"Married" and "settled down" are two different concepts for some birds. Female collared flycatchers settle their nests with one mate but often lay eggs fathered by a studlier male. Now, researchers maintain that females are in charge of these extra-nest dalliances and time them for when they're most fertile.
To the casual observer, most songbirds appear monogamous; DNA testing, however, reveals that anywhere from 10% to 75% of females cheat on their nestmates, depending on the species. Researchers studying the collared flycatcher know that about 40% of females have affairs, typically with males sporting a larger-than-average white spot on their foreheads. These males tend to father plumper offspring. Although previous work suggested that the female picks her paramours, researchers couldn't tell how she arranged the trysts to get the most reproductive bang for her, well, bang.
Rather than trying to catch females in the act, a team led by behavioral ecologist Ben Sheldon of the University of Oxford, U.K., let the eggs tell the story. Females can store sperm from a mating and then fertilize successive eggs. After an egg is laid, researchers can tell how much sperm the female has left by counting the number of sperm caught between the egg membrane and the shell. The researchers designed an avian prophylactic that would prevent partnered he-flycatchers from fertilizing any eggs. By counting the number of sperm in six consecutively laid eggs of females with blocked partners, Sheldon's group could detect if she had cuckolded him.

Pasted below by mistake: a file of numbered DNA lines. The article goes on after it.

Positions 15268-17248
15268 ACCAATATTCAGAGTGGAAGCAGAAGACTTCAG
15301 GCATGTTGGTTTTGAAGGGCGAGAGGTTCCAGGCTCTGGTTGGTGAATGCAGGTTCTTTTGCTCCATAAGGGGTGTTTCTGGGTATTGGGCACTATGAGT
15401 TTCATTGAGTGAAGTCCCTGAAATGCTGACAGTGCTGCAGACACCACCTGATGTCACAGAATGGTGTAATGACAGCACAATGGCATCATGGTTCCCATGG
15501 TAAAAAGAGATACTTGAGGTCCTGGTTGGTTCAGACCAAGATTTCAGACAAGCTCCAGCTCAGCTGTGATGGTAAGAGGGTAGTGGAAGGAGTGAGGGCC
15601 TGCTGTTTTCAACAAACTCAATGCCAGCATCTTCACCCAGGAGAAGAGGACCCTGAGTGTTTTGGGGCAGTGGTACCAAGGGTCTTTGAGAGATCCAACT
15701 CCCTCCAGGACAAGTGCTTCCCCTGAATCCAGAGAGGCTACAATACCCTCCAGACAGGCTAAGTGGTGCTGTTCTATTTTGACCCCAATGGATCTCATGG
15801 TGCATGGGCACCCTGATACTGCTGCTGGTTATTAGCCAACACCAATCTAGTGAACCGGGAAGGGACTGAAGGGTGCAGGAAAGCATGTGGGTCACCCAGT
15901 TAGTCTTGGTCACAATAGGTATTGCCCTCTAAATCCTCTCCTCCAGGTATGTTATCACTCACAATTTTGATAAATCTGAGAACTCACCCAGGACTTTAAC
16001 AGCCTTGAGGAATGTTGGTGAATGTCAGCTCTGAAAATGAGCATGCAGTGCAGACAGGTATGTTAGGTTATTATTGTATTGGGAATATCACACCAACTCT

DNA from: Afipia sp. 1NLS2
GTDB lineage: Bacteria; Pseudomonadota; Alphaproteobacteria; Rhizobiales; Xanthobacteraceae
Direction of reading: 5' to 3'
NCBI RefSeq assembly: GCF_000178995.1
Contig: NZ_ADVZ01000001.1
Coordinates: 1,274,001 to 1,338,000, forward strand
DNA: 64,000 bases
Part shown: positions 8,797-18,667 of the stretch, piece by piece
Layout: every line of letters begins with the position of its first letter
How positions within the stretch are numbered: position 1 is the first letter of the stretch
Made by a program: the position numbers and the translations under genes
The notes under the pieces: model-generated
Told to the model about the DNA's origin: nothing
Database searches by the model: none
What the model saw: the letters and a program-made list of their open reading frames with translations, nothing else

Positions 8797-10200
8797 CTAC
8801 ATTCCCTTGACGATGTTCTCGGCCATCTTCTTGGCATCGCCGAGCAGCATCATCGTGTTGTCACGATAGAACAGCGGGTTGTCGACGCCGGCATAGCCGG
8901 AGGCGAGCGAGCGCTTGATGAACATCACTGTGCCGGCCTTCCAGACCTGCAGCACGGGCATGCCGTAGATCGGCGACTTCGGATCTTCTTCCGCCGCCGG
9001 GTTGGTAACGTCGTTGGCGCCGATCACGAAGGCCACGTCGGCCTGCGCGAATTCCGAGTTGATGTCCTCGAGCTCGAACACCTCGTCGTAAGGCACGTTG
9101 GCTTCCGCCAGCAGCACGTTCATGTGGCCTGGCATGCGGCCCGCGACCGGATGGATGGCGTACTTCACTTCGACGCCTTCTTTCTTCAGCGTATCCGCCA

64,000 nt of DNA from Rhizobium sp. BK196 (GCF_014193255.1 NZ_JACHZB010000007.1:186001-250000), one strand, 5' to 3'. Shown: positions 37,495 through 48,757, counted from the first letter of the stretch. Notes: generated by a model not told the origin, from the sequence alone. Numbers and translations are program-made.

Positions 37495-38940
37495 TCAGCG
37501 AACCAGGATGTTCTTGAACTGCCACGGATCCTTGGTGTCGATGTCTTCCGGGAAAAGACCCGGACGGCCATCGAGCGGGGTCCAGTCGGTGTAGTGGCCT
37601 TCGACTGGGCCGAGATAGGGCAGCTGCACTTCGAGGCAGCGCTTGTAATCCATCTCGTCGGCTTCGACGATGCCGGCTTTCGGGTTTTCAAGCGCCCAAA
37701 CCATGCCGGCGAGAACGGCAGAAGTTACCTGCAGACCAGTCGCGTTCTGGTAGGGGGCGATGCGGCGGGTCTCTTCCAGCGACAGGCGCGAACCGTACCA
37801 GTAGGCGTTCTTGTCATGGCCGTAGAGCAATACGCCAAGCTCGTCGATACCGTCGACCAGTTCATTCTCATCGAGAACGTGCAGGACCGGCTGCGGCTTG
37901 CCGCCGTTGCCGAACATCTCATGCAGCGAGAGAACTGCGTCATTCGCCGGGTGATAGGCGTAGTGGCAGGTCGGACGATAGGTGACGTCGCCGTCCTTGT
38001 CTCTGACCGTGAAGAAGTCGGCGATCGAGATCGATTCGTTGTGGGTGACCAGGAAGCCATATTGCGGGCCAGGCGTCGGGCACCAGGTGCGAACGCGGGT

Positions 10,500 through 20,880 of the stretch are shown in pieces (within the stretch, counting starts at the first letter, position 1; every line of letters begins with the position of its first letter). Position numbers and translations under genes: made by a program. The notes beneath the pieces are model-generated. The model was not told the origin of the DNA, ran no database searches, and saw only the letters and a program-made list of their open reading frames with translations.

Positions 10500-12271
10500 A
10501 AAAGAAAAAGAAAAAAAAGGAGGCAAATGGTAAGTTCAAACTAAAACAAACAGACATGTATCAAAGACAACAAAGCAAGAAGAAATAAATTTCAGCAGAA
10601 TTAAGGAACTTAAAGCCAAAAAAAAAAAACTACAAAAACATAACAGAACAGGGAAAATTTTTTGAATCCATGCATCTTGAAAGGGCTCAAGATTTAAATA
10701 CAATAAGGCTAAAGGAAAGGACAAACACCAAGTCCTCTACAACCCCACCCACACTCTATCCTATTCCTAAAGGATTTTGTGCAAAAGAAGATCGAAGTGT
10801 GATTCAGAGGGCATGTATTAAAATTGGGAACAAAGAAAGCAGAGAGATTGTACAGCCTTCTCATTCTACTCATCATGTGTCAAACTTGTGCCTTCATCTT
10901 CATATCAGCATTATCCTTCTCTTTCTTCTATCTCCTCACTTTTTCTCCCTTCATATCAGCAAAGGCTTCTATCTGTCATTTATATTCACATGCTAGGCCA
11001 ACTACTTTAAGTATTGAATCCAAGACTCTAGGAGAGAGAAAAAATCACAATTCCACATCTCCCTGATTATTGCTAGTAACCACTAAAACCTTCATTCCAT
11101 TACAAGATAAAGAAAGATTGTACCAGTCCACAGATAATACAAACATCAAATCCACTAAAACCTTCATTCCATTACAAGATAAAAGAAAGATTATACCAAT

In 9 of 15 pairs, the number of sperm in each successive egg declined, indicating that these females stayed with their beaus, the team reports in the 16 April Proceedings of the National Academy of Sciences. In the other 6, however, the sperm count spiked in at least one egg, showing that the females had received sperm from males other than their nestmates. Females paired with a male with a large forehead patch didn't cheat, whereas most of the females whose male had a small patch cheated at least once--and did so in the middle of their fertile period. Together, these results suggest that the females run the rendezvous, Sheldon says.
"It's a really cool paper," says behavioral ecologist David Westneat of the University of Kentucky, Lexington. But he cautions that the study's lack of behavioral data means there's still room for interpretation on who really chooses the extra-nesting liaisons.